12 February 2019

Deaerator Design and Operation

Function

A deaerator preheats boiler feedwater and removes dissolved gases, especially oxygen and carbon dioxide. These gases are undesirable because they cause corrosion and increase treatment chemical requirements. 

Operation

Deaerators operate based on the reduced solubility of dissolved gases as temperature increases. For example, the solubility of oxygen decreases from about five ppm at 150oF to about two ppm at 190oF. Virtually all the free carbon dioxide gas is removed by increasing the temperature to greater than 170oF.

Although the solubility of oxygen is theoretically zero at the boiling point, near complete removal is not possible without vigorous mechanical scrubbing. In a typical deaerator, this is accomplished by spraying the incoming water into a pressurized steam atmosphere, where it is heated to within a few degrees of the saturation temperature of the steam. Most of the non-condensable gases (mainly oxygen and free carbon dioxide) are released from the water to the steam and purged from the system by venting. The remaining traces are scrubbed from the water as it is broken up into fine droplets or films using a series of trays or spray nozzles. With good steam/water contact, the deaerator outlet temperature should be raised to within 1-4oF of the saturated steam temperature at the deaerator pressure.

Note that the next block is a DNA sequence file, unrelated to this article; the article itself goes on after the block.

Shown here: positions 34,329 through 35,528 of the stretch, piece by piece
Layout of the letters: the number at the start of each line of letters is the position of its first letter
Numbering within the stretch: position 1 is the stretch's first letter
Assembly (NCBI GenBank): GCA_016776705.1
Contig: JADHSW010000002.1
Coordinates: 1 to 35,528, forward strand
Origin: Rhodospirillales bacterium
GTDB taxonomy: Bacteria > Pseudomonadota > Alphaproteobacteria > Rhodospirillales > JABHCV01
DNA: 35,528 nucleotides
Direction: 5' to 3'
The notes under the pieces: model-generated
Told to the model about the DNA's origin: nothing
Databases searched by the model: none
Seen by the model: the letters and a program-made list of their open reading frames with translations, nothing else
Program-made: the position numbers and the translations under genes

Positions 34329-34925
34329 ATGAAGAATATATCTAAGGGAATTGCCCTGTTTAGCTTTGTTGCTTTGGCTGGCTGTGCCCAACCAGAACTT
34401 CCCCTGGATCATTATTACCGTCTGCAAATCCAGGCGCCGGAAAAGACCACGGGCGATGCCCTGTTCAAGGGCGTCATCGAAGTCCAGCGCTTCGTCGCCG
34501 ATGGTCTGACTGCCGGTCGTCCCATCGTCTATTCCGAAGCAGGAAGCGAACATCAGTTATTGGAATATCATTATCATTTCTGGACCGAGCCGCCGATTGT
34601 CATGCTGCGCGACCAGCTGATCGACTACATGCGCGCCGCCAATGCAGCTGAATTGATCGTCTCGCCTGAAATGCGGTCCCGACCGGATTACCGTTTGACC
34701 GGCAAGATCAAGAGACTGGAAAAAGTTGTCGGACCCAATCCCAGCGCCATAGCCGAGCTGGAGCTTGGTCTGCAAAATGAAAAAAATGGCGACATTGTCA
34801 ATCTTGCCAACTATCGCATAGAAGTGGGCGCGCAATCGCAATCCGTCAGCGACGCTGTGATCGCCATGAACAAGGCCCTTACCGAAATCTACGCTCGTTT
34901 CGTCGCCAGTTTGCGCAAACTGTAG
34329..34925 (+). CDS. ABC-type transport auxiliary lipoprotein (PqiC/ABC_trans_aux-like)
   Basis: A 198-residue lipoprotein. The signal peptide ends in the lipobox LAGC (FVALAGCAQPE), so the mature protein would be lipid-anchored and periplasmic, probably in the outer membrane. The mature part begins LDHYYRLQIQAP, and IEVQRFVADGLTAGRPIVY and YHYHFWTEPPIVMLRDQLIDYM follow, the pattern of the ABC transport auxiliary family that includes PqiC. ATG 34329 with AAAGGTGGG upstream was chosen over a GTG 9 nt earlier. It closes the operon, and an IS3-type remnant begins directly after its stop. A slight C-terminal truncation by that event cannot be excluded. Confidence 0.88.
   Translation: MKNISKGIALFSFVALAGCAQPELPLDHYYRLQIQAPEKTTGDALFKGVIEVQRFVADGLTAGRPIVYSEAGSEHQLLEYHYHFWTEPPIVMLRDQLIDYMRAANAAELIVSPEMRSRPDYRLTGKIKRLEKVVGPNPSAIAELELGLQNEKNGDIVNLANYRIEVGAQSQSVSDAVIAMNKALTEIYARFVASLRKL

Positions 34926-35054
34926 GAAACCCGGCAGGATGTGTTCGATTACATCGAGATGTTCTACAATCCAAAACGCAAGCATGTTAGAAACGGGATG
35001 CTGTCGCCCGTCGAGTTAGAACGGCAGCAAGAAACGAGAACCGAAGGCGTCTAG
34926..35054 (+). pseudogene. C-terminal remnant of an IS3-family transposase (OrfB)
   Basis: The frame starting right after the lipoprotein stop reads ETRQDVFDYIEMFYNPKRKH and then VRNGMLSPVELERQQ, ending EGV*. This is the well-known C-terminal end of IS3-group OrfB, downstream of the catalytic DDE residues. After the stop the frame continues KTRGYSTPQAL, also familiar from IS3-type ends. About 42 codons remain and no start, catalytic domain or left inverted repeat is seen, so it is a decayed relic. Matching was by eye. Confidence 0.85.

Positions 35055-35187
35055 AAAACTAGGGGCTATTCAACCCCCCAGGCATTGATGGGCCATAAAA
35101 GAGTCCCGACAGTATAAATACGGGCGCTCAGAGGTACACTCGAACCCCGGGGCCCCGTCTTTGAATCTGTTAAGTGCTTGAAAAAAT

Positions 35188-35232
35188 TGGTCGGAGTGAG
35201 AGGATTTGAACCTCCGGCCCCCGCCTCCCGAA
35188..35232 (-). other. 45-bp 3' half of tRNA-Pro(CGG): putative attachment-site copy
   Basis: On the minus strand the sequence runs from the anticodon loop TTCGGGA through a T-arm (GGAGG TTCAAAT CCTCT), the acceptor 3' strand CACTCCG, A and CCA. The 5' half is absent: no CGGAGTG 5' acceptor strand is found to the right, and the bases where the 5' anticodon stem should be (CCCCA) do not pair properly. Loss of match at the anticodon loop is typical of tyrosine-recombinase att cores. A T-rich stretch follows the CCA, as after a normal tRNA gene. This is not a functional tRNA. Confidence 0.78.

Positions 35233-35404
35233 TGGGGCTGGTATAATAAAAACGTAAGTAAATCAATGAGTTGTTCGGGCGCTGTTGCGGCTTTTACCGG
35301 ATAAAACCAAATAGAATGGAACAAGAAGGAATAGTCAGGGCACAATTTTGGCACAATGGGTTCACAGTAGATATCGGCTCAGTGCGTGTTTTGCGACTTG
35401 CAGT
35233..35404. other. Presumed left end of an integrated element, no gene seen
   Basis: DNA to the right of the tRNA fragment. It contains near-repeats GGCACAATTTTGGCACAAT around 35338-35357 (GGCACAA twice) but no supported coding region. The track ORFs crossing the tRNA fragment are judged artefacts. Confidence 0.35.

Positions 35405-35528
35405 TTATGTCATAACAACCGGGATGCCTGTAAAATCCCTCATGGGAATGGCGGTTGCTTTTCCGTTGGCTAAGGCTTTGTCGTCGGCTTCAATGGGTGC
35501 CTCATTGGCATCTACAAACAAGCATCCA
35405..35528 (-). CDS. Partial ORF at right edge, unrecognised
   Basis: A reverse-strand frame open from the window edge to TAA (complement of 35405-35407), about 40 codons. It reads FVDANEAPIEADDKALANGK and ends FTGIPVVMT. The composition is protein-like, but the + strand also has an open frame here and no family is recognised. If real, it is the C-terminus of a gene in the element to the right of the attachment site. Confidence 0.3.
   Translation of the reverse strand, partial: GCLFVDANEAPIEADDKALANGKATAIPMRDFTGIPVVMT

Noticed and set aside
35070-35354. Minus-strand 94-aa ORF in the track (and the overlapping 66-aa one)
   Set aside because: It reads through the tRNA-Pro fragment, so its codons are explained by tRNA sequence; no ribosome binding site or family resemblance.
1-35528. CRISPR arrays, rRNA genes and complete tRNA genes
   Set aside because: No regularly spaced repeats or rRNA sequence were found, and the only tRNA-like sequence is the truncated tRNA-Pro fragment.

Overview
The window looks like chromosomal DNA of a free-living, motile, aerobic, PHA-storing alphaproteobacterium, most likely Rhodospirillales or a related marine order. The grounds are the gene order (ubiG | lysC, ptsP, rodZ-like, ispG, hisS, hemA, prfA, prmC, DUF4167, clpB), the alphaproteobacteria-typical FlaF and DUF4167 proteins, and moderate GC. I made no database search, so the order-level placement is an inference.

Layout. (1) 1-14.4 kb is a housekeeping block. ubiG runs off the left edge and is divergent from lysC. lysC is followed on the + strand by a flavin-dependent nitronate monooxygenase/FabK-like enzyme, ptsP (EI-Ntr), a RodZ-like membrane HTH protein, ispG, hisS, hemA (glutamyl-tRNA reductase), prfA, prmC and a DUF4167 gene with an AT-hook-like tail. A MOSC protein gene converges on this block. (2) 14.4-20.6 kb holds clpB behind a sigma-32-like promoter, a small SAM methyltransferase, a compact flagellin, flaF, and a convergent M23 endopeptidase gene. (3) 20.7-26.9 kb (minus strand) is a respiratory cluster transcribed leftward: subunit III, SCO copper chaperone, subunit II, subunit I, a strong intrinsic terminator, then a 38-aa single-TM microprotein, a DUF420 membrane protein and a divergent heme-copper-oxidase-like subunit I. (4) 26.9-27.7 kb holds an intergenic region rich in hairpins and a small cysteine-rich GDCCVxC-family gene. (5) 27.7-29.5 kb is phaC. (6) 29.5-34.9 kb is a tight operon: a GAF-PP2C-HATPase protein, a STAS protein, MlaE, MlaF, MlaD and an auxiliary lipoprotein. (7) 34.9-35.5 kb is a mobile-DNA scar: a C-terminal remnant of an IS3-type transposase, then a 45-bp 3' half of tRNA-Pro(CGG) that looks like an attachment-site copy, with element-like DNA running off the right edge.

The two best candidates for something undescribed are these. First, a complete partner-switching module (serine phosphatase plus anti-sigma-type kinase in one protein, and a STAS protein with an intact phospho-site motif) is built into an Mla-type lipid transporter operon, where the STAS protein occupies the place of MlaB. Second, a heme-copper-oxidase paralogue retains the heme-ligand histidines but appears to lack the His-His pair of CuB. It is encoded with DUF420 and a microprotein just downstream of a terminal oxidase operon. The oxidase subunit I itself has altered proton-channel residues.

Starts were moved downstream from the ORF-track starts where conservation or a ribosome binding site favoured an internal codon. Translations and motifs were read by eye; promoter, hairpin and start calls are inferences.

Types of Deaerators

Deaerating equipment is classified as either a deaerator or a deaerating heater. The distinction is based on performance ratings. Deaerators are capable of removing dissolved oxygen (DO) to 0.007 ppm (7 ppb) or less. Deaerating heaters are designed to reduce DO to below 0.04 ppm (40 ppb), which is less efficient than a true deaerator.

Design and Configuration

There are three common mechanical designs: spray-scrubber, spray-tray, and atomizing.

  • Spray-scrubber - water is sprayed into a steam atmosphere then falls into a baffled scrubber section, where it is scrubbed and heated
  • Spray-tray (or tray) - water is sprayed into a steam atmosphere then cascades onto a series of trays, where additional steam/water contact is made and heated
  • Atomizing - water is sprayed into a steam atmosphere created by atomizing jets, then is heated and falls to the storage section

                                    Spray Scrubber                                                                Spray-tray (Tray) Scrubber

The storage and deaerating sections can be separate or combined in a single tank. Single tank designs typically use a separate storage compartment to mix makeup and condensate before pumping to the deaerator. If the surge tank is not made of stainless steel, it may be necessary to feed oxygen scavenger to this section to effectively control corrosion. This practice can increase oxygen scavenger usage and costs significantly. The preferred configuration is to have cold makeup and hot condensate enter the deaerating section via separate lines, mixing in the deaerating chamber. Sometimes, makeup and condensate are mixed prior to the deaerator, with the combined feedwater being fed to the deaerating section. The release of oxygen when the hot condensate mixes with the cold makeup water can cause pitting and rapid failure of the downstream piping unless stainless steel is used. 

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